If you’re undecided on the benefits of turbos over blowers, never fear since today’s Nice Price or Crack Pipe Volvo has both. It also has a lien on its title, which may also blow. Let’s see if that makes it collateral damage.
Look, nobody likes low-end. I mean, there’s nobody who enjoys shopping at Kmart, and there’s not all that much you’d be proud to watch on ‘basic’ cable either.
Yesterday’s 1995 Dodge Stealth was about as low-end for that car-line as you could possibly get, and the comments shamed it for that fact. That being said, the car still had its defenders, and more than that, so did its $4,500 price. Bottom of the line or not, that low-ball Dodge earned a laudable 57 percent Nice Price win, plain and simple.
How do you like your Volvos—boxy and brisk or curvaceous and quick? Yeah, that was kind of a trick question. After all, we like all our Volvos to be the kick in the ass editions, right?
This 2016 Volvo S60 T-6 Drive-E happens to fall in the latter, curvaceous and quick category. Volvos are once again embracing their more square-sided roots, but this model, one-generation back, took its styling cues from well-used bars of soap and slippery cat turds.
This model of S60, along with its V60 estate sibling, entered the market for the 2011 model year. The 2014 edition saw a mild refresh with a new hood, headlamps, and a wider grille in the nose. It carried on with few other changes until 2018 when the new edition boxed it up.
Over the course of that run, the S60 could be had with a number of drivetrain options, variously ranging from mild to wild. For those of you Mama Bear types, this T-6 Drive-E sits midway between the extremes.
What does that mean? Well, the car carries Volvo’s clever Twincharged two-litre DOHC four. As that name suggests the intake is pressurized by both a supercharger and turbo, the intention of which is to leverage the best aspects of both pressure cookers across the rev range. The end result is a stunning 302 horsepower and 295 lb-ft of torque.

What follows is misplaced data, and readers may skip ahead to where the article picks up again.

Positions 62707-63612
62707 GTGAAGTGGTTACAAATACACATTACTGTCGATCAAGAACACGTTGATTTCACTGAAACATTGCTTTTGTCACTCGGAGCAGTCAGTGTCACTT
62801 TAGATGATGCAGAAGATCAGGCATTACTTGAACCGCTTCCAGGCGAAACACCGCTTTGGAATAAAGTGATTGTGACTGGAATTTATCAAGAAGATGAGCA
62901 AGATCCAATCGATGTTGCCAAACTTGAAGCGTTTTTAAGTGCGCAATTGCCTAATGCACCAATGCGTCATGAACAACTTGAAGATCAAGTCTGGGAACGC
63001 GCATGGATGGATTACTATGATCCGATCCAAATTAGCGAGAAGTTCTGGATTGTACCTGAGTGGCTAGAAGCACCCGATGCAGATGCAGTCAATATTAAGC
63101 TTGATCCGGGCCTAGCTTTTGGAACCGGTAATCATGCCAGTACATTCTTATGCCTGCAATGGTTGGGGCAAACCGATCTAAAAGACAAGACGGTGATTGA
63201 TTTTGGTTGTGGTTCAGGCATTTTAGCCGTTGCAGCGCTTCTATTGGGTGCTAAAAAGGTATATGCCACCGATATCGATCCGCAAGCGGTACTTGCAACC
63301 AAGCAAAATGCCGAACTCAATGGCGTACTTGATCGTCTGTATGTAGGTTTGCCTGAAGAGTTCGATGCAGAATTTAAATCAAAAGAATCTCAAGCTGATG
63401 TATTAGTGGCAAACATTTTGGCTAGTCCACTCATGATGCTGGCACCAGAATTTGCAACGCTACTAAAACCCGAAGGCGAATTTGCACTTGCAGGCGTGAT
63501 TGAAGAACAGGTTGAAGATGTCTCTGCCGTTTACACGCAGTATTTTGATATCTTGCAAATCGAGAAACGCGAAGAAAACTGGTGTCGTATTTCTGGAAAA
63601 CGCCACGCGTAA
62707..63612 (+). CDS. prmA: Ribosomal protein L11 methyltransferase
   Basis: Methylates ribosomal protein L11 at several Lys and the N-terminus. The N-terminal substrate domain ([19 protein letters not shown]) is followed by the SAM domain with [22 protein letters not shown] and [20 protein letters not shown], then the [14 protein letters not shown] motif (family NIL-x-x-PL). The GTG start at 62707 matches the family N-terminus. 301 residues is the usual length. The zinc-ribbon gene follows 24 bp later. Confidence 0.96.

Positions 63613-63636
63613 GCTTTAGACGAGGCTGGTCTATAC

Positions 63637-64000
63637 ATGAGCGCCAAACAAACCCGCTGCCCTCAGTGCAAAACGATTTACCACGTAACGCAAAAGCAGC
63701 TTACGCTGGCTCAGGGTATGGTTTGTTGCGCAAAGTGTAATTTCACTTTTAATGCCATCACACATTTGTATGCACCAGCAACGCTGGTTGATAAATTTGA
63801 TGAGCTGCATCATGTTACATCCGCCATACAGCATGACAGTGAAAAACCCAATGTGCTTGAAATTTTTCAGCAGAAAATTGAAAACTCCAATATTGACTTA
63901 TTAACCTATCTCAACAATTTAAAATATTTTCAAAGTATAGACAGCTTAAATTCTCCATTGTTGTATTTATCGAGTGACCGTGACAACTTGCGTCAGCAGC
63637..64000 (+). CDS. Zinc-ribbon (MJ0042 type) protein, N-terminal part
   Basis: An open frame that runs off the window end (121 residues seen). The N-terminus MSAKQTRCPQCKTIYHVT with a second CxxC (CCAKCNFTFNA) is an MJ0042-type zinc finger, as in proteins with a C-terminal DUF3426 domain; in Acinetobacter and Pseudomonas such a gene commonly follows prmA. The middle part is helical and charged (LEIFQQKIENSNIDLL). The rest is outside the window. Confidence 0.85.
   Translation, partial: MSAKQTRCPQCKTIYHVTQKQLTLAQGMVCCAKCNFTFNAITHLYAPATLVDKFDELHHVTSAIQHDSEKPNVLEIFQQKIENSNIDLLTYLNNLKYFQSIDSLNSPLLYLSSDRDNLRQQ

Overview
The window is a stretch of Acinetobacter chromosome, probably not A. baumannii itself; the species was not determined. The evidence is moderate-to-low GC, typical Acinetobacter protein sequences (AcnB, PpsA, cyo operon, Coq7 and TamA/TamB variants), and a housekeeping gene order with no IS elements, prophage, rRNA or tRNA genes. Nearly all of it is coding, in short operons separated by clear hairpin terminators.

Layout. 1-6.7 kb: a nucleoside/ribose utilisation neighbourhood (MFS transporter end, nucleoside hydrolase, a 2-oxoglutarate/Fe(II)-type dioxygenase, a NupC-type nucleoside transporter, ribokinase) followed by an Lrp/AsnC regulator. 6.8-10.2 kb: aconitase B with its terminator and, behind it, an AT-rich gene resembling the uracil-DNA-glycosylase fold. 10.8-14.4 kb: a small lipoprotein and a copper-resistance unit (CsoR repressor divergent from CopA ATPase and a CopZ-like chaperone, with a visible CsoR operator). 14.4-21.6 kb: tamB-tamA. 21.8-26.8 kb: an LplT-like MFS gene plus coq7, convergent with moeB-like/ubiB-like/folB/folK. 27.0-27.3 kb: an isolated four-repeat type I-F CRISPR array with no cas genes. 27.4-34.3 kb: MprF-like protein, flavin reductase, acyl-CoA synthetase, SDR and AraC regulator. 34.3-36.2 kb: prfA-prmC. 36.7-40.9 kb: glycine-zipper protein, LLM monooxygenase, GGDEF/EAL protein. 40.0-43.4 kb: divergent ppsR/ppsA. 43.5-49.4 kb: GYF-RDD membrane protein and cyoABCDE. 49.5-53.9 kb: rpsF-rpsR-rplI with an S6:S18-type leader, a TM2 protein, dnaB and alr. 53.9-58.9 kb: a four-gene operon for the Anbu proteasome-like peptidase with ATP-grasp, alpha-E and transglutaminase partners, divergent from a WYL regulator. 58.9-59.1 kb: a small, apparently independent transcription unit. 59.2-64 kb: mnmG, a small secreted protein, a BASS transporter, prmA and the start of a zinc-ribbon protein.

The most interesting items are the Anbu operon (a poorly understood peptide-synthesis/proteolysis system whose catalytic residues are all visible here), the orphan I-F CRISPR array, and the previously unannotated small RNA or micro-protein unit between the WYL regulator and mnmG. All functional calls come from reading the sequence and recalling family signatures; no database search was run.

That gets fed through an Aisin TG-81SC 8-speed automatic that comes with full-auto as well as flick-of-the-wrist manual modes. Flappy paddles behind the button-laden steering wheel mean you don’t even have to reach for the shift knob to get yer ya-yas out either.
A limited-slip diff and traction control help keep everything in line. That’s good since this edition lacks the top-end model’s AWD. That may make it more squirrely, but it’s also appreciably lighter as a consequence.
This is a four-year-old car and it looks to have had a pretty good life so far. The Onyx Black Metallic paint appears to have no flaws, nor do the simple and handsome 19-inch Portia wheels. The present owner has seen fit to give the car a set of California’s retro black and gold plates and those look totally fitting here too.
You will likely fit in the interior. After all, this is a Volvo and they do insides really well. This one has two-tone saddle and black upholstery and that looks enticing without being too-yahoo for the long haul. It also pairs well with the dark wood trim on the Scandinavian-themed dash.
In fact, this car would look totally of a theme parked in front of an Ikea. You wouldn’t have to worry about your assemble-at-home pillows, plates, and Lingonberry meatballs either since the car comes with just 72,000 miles on the clock and a transferable warranty that’s good to 100K. The ad also claims that the car has been regularly dealer-serviced and that at present “There are no issues with the car, its ready for the road!”
On the downside, the car also comes with a lien against its title. What does that mean? Well, the present owner has used it as collateral for some loan and will need the proceeds from the sale to clear that debt. That shouldn’t matter to a potential buyer unless the debt is to some sort of Tony Soprano sort who would come after the new owner if the seller failed to pay up.
The lien may also limit the amount of negotiation the seller is willing to conduct as they likely have a hard number they need to meet secondary to the car’s actual value. The asking price here is $17,499, and as the seller notes in the ad, that’s a substantial reduction from the car’s original $40K MSRP.
The question for this fine Friday, however, is whether that’s a big enough drop for you. What do you think, is this nice-because-it’s-nasty Volvo worth that $17,499 asking? Or, does that price and the title issue have you leaning towards “no?”
H/T to twowheelsev for the hookup!
Help me out with NPOCP. Hit me up at firstname.lastname@example.org and send me a fixed-price tip. Remember to include your Kinja handle.